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Thread: Establishing a musket bore diameter?

  1. #1
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    Establishing a musket bore diameter?

    This may not be the right thread to ask this question, but I have an original ACW Lorenz musket (the right lock plate is stamped 860), but I am unsure of the caliber. According to the man I got it from, he dug it up many years ago along side an old wagon trail near an abandoned Butterfield stage station outside Tuscon, Arizona. He said it appeared that a sand bank had collapsed on top of the rifle many, many years ago leaving it in an almost vertical position with the tip of the barrel about 5 or 6 inches under the surface of the sand. It was cocked and loaded when he found it and the copper percussion cap was still in place. Both the metal and the wood stock are in remarkably good condition with only some minor pitting here and there, and the trigger, lock and spring still function okay.

    The problem is that the top few of inches of the bore at the muzzle is pretty rusted and pitted where I assume infrequent Arizona rain water dribbled through the sand and into the end of the barrel over the years. The breech plug unscrews okay and most of the barrel is clean. BTW, the charge, paper wad, and the ball were removed before I got it. I know most of the original Lorenz rifles were bored to .54 caliber, but sometimes re-bored to .577 or .58 caliber. To the naked eye there's not much difference between a .54 caliber and a .58 caliber, especially with the bore corrosion, so I cannot verify the caliber. I'm asking is there another way to establish the actual inside diameter of the barrel bore? Could I push a slug of something (a lead ball? a slug of soft plastic? clay? soft wood?) through the barrel from the breech end, and then mic the slug to tell me if it is .54 caliber or larger? This is the same model and type of rifle my G-G-Grandfather was issued when he and his brothers first enlisted in the 3rd Michigan Volunteer Infantry Regiment in May of 1861, and although it is only a wall-hanger and I would never fire it, it would be great if I could establish what caliber it actually is. Any suggestions you could give me (either posted here or by email to firemarshalbill49@gmail.com) would be greatly appreciated. Thanks.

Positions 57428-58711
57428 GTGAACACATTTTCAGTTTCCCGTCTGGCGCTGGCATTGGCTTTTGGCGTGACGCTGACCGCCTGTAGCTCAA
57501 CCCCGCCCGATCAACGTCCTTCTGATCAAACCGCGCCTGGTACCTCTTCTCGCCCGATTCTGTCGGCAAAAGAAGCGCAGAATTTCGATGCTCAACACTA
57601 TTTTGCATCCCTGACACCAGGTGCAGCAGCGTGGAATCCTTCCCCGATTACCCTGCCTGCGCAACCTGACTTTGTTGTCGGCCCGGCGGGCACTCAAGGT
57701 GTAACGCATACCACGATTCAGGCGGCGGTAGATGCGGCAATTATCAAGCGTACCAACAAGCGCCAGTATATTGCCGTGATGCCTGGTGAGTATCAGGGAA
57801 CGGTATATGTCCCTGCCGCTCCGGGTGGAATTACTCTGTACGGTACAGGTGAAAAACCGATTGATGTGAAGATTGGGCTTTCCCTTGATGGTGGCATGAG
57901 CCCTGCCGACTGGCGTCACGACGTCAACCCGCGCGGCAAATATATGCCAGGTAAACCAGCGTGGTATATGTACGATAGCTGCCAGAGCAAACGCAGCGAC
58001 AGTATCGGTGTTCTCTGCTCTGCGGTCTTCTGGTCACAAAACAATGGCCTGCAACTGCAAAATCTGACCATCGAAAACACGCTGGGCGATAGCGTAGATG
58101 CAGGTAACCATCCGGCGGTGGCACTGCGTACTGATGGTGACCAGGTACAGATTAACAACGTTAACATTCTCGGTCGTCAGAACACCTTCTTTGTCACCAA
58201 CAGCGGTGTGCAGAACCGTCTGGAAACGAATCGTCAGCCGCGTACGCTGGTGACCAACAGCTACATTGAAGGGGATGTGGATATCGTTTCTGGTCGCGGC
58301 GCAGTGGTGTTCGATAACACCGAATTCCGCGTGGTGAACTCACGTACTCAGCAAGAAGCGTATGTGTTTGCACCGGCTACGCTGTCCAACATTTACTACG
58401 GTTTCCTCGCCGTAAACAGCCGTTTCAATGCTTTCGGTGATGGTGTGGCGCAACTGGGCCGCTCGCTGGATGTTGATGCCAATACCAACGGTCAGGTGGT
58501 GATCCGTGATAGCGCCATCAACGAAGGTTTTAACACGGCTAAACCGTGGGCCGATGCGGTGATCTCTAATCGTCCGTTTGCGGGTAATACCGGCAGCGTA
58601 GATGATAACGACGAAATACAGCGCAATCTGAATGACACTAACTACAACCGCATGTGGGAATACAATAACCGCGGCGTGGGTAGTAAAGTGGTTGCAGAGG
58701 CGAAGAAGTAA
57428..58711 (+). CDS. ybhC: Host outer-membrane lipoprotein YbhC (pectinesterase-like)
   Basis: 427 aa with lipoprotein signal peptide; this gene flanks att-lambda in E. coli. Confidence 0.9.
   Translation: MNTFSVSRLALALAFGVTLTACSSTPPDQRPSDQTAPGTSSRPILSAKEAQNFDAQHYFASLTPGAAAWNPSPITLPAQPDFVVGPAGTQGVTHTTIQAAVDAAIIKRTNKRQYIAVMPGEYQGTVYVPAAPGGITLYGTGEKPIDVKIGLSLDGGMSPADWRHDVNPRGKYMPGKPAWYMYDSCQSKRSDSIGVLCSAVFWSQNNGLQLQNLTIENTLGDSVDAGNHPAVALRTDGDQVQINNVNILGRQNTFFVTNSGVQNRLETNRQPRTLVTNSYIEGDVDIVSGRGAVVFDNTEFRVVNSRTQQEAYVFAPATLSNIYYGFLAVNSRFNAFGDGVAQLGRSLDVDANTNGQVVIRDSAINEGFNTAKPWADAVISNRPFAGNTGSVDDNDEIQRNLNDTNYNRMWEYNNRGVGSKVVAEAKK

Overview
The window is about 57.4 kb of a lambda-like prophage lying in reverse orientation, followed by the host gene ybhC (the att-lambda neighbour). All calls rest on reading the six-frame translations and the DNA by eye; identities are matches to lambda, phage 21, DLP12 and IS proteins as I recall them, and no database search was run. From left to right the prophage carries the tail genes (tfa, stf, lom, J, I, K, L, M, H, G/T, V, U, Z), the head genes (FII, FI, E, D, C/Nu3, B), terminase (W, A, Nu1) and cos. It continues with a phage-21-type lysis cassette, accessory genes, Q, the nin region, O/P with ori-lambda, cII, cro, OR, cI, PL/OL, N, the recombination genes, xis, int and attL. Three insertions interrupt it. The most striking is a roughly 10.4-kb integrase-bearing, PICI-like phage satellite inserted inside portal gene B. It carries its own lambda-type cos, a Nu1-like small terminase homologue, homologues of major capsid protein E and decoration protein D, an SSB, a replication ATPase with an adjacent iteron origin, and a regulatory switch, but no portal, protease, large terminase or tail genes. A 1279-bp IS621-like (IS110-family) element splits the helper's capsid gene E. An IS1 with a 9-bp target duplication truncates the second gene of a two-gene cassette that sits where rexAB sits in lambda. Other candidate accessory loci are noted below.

2. #2
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    Here's a translated copy of M1854 Lorenz Manual: “Das kaiserlich ˶ königliche österreichische Infanterie – Feuergewehr. Auf die hohen Vorschriften basirt und zum Gebrauche für den Officeier”:

    http://acwsa.org/Documents/LorenzManualTranslation.pdf


    If you look at the back in the specifications, you'll find the original bore was 6 Linen, 4 Puncte, which translates to .54737 inches.
    Gary Van Kauwenbergh
    Co G, 114th ILL Vol Inf
    # 10143

    "Alle Kunst ist umsonst Wenn ein Engel in das Zündloch prunst."
    (In vain the skill and arts of man, When an angel pisses the priming pan.)